Directed by: Tommy Lee Jones
Premise: Set during the frontier days, an independent-minded single woman (Hilary Swank) and a drifter (Tommy Lee Jones) must escort three insane women from the Nebraska territory to an Iowa town.
What Works: The western was once a cornerstone of Hollywood’s output but since the mid-1960s the genre has been on the outs. In the past few years there has been a quiet revival of the western genre; these films have had limited theatrical releases, if any, but they have been very impressive. This happens with certain genres; they go out of fashion and so the only people still working in them have a passion for these stories and understand what they represent. This minor revival of the western has resulted in impressive titles such as The Proposition, Appaloosa, Hatfields & McCoys, and True Grit. 2014’s The Homesman is another impressive entry in the genre and like some of these other titles, the movie is made in a way that twists some of the conventions of the western and reverses the audience’s expectations. The movie opens in a small community in the Nebraska territory and the life depicted here is as far from Little House on the Prairie as it could be. The land is desolate and harsh, far from the nurturing and redemptive vision of the west, and the people aren’t terribly good citizens. The rigors of frontier life have driven three young women mad, although it is later revealed that more is at play in the women’s mental state, and the locals are called to escort these women to a town in Iowa where they can be looked after. Reversing the traditional gender politics of the western, the men shirk their duty and so it falls to an unwed woman, played by Hilary Swank, to escort these frontier wives to their new home. Swank’s character recruits a drifter, played by Tommy Lee Jones, to help her on the expedition and the five set out across the landscape. Their journey is fraught with danger but what is most perilous is not the Native Americans or other threats of violence but the punishing blandness of the land. The Homesman takes on the expectations and conventions of the western and deliberately thwarts the genre’s meanings. The allure of the western frontier, in its historical context and in its traditional cinematic presentation, has been the possibility of new beginnings, bright futures, and redemption. The Homesman undermines all this and the soul crushing weight is felt in the central performances. Hilary Swank is terrific as a strong-willed woman who finds her confidence shaken by the callousness of the wild and Tommy Lee Jones plays a sloppier but more complex character than he usually does. The three mad women are played by Grace Gummer, Miranda Otto, and Sonja Richter and each of them has a distinct psychosis; none of them vocalize very much but each of the actresses creates a distinct character through the nonverbal aspects of their performances.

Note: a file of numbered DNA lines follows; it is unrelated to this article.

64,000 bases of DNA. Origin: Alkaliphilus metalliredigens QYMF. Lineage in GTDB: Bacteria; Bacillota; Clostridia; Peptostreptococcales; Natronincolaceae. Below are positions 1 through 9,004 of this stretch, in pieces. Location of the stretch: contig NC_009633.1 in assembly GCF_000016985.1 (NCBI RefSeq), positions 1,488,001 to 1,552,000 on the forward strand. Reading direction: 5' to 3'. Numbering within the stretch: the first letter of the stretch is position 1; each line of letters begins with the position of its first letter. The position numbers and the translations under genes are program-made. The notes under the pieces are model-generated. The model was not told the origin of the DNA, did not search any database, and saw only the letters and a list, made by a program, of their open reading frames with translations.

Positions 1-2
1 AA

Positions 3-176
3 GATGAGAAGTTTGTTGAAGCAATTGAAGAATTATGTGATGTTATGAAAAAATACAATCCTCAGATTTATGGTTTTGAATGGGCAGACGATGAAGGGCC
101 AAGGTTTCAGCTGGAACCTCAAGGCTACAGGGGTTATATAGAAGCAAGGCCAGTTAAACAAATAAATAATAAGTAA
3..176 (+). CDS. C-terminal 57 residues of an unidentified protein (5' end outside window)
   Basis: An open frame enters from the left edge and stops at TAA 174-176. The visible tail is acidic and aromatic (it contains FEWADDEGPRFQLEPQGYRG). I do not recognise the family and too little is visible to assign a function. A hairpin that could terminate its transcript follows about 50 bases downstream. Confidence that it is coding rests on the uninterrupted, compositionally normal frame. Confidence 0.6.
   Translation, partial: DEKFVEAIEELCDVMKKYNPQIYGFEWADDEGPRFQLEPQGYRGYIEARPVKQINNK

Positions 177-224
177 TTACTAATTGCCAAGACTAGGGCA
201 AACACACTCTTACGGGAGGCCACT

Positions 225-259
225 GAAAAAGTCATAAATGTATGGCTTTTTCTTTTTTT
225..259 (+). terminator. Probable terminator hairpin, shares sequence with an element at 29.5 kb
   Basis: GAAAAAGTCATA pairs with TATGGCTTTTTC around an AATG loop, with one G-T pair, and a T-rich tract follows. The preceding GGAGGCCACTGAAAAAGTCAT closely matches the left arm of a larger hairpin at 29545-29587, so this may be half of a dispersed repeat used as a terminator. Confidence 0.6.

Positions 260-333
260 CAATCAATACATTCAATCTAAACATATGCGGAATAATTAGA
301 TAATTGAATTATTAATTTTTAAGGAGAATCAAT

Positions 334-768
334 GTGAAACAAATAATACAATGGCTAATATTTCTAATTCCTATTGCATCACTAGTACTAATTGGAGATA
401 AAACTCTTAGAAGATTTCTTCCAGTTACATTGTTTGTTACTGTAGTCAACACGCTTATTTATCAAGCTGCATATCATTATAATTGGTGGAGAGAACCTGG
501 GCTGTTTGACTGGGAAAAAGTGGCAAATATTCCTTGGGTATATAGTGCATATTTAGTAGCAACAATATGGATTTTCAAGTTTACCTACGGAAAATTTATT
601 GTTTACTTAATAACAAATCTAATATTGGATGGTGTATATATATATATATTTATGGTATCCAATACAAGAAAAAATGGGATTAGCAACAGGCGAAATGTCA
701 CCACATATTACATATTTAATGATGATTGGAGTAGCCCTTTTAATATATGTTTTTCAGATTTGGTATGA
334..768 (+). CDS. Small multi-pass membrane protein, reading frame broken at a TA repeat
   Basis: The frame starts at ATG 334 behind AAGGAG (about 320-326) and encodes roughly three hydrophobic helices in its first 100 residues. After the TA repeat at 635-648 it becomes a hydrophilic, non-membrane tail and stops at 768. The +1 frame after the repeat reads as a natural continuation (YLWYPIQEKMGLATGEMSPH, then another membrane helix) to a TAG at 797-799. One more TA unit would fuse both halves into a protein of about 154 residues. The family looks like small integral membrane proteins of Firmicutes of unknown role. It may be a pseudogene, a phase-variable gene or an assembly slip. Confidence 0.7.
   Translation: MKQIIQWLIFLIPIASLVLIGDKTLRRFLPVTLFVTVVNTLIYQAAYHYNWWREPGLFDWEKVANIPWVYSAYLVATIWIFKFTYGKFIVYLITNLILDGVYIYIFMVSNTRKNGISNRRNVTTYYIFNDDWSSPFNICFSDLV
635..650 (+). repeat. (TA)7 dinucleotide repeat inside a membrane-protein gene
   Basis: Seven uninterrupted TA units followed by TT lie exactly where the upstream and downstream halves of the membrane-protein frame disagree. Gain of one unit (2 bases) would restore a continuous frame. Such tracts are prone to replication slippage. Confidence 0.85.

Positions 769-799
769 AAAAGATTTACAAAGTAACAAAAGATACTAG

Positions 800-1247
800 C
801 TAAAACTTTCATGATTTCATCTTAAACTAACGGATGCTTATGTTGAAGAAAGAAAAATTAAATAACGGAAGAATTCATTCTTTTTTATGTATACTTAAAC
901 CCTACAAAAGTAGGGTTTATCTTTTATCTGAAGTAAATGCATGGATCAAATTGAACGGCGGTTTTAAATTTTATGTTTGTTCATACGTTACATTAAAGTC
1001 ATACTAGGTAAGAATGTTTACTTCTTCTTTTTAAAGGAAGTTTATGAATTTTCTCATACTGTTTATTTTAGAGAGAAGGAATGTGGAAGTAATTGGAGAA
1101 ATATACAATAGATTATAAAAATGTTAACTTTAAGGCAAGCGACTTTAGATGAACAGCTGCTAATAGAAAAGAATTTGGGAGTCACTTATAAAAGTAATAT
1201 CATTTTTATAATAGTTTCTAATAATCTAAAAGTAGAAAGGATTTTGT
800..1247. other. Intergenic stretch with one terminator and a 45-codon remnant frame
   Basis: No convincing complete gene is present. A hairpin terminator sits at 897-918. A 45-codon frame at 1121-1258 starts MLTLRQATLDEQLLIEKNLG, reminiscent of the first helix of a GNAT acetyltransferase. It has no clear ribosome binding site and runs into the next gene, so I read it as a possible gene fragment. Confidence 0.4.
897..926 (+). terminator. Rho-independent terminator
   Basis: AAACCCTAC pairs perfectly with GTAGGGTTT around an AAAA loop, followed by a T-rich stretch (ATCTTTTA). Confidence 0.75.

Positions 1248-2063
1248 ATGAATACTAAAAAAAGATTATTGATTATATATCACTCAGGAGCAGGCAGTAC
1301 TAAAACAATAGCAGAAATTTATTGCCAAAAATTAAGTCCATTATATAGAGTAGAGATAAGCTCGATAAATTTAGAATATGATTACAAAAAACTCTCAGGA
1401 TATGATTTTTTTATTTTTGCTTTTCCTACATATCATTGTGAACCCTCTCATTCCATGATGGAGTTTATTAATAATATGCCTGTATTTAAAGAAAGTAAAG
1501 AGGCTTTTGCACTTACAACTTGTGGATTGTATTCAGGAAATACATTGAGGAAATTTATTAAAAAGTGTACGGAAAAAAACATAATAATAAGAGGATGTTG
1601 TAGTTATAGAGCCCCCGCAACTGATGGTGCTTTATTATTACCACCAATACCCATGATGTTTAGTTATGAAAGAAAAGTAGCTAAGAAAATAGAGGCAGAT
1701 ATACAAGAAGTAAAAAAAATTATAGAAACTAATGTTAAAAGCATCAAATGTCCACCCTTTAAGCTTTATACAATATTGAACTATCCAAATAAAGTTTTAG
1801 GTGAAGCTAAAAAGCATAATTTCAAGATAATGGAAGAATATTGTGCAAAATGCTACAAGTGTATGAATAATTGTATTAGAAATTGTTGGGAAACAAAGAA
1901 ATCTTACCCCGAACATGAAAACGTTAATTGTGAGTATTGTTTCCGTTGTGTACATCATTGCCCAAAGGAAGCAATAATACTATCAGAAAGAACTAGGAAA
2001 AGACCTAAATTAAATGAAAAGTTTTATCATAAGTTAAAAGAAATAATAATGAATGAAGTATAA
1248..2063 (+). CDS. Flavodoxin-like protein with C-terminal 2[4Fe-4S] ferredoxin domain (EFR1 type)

What Doesn’t: The Homesman is a movie that seems both old and new. The film recalls the westerns of the genre’s heyday in that the story is told in the slower pace of films from an earlier era. But at the same time it does not have the upbeat tone that made the classic westerns so popular. As a result, The Homesman may have trouble finding an audience. It is perhaps a little too slow paced for younger audiences but the west of The Homesman is a darker and more cynical place than older viewers will remember from the movies of their youth. The Homesman is a movie made for aficionados of the western genre and they will recognize what is interesting about the movie. But like its landscape, The Homesman is harsh and sometimes unpleasant and cruel. Those qualities are to the film’s credit but they are bound to limit the movie’s appeal.
DVD extras: Featurettes.
Bottom Line: The Homesman is a fine western that challenges the way movies have typically imagined frontier life. It is not necessarily the movie that audiences may expect it to be but that is to the film’s credit.
Episode: #560 (September 20, 2015)